Artist Florentijn Hofman Makes the World’s Biggest Toys
Florentijn Hofman’s art is incredibly huge, incredibly engaging, and incredibly complicated. The 40-year-old Dutch installation artist and sculptor has built an enormous bunny on a hillside in Taiwan, several rubber duckies the size of apartment buildings, and a remarkable new Kraken playground in Shenzen, China. These pieces are massively successful as art–the Jeff Koons comparison is inevitable–and as toys. But being a post-modern Geppetto ain’t easy.
“The artwork is my daily life,” Hofman says. “It consumes 18 hours of my day. I have four children and a dog and we live in the forest. Outside of work, I just take my children to school and we walk the dog.”
Hofman, who collaborates with studios all over the world to assemble his enormous structures and make them look effortless, spoke to Fatherly about how his children have changed his vision and when he’ll reveal his next masterful act of childishness.
Your work definitely appeals to children, but it feels like part of the point is challenging adults to consider adult things, mostly logistics. How do you think about those two audiences?
I’m trying to get both children and adults’ attention. I work in a public space and because of that, I’m able to reach everyone. In each adult, there is a child still. And I think that’s why my art connects with adults in addition to children. I think ‘child-friendly’ means you like it and you’re not supposed to say you like it.
How do you arrive at your concepts? For instance, how did the Kraken come to life?
I have to take you back to four years ago on the location of the Kraken. There was an enormous Russian battleship lying in the water and blocking the view of Hong Kong’s new territories. The commissioner and I found it a shame. It was such a great view, but the view of the new Hong Kong territories was blocked. They wanted the ship to disappeared. But of course, four years ago that was impossible for political reasons.
Then I came up with the idea of this Kraken coming from the bottom of the ocean and pulling that ship down underwater. What you see is the friendly Kraken. A Kraken is normally a monster, so I made it friendly. About three or four months ago we opened it. Somehow, like voodoo, by creating the Kraken, the battleship is gone and the view is open.
Are you planning on creating more playgrounds?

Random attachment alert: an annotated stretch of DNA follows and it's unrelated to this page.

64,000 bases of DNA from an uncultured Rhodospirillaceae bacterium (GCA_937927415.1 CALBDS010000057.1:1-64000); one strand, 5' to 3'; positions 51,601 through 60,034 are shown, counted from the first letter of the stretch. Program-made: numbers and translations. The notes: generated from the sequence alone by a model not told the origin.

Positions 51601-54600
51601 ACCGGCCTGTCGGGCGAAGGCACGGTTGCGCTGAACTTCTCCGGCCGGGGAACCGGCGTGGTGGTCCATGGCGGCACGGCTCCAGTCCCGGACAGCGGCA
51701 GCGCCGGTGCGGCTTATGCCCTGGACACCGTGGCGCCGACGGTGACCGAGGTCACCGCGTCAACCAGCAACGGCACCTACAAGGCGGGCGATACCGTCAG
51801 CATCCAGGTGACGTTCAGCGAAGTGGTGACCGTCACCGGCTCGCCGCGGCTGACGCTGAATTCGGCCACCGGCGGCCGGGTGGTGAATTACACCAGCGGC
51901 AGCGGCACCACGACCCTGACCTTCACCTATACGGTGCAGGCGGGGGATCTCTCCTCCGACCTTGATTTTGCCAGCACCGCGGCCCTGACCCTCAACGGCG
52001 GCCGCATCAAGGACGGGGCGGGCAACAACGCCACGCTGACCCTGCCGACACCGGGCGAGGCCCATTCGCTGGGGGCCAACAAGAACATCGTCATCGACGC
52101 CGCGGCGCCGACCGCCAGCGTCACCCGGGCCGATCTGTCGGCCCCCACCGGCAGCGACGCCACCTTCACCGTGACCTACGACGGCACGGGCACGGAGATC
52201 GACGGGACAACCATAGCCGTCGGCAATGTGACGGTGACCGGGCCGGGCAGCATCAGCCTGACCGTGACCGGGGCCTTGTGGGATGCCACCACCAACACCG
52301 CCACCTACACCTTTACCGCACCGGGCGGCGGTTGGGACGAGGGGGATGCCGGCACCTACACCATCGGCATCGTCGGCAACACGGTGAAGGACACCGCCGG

Yes. I’m looking to connect the Kraken to my “Partyaardvark” from Holland. It’s a huge concrete playground that children play on. I have to mention, it’s not meant to look as a playground—it’s used as a playground. I find that interesting. I created a piece of artwork and I designed it so children could play on it, but of course, you have to wait and see if it happens.
What was the inspiration behind the giant duck?
We started in 2000, 2001 with the concept, just by putting rubber ducks on this massive world map. Initially, the idea came from a museum visit and I came out of the museum seeing these old Dutch landscape paintings with water and together with an earworm in my head—there was this television ad campaign at the time all about a yogurt for kids. The yogurt was called “Yogho yogho” and they would say, ‘You could win a Speedboat.’ And for the parents, they would win this big fat rubber duck. I ran out of the museum and I thought, ‘A big fat rubber duck…in a landscape…that’s it!’
The yogurt actually financed our study and the project was born.
What has been the response from spectators?
I think European people and American people have a different look at art in a public space than Asian people. I remember bringing the rubber duck to Osaka in 2009. We saw adults running towards the rubber duck, taking out their cameras and being totally excited. I remember in Europe and in America, people were excited, but they don’t show it. It’s a different approach.
You know, if you go to a museum or a gallery, you can expect art. But the people that don’t get to cultural institutes, they won’t see art. So that was always an aim for me—to connect with this big group of people from Brazil, Japan, America, and Holland. You can reach those people by putting work in public spaces.
As a father of four, have your children influenced your artwork?
When we had our first child, as an adult I was working 20 hours a day, but when you have your first baby, you kneel down for the very first time in your life after standing up for so long. This is an interesting movement. When I kneeled down for the first time in 2008, I saw everywhere a landscape of toys on the floor. And I was amazed. It was a battlefield of toys. It was a cool, colorful battlefield of toys.
My kids throw their stuff animals after they get up from the bed and these stuffed animals would lay there in a bizarre position all day, either below the bed or under a chair. And I saw this and I thought, ‘Wow, this great. Me being a big child, I’m going to throw my sculptures all over the world.’ And that was where I started in 2009—the big toys being flung around the world. It’s still a movement I’m working on.
So what’s next?
We’re working on eight or nine projects worldwide. They’re all in progress. It’s a delicate thing. I can’t talk about them yet. But we’ll be surprising the world by the end of summer.
Giant ducks and Krakens are fun. Is that ultimately your goal to make art fun for spectators?
It’s not about me. It’s a pity that we live in a world filled with idols, and next top models. It’s bullshit. It’s hollow. Using your eyes and observing enriches your head. It’s all about that. It’s not about the fame, or the financials; it’s to enrich yourself with precious moments and I think we create previous moments.
I remember bringing the duck to Pittsburgh and some people said to me, ‘You changed Pittsburgh.’ He was so happy that 500,000 people came to the riverside, which had never been done before. We create those moments.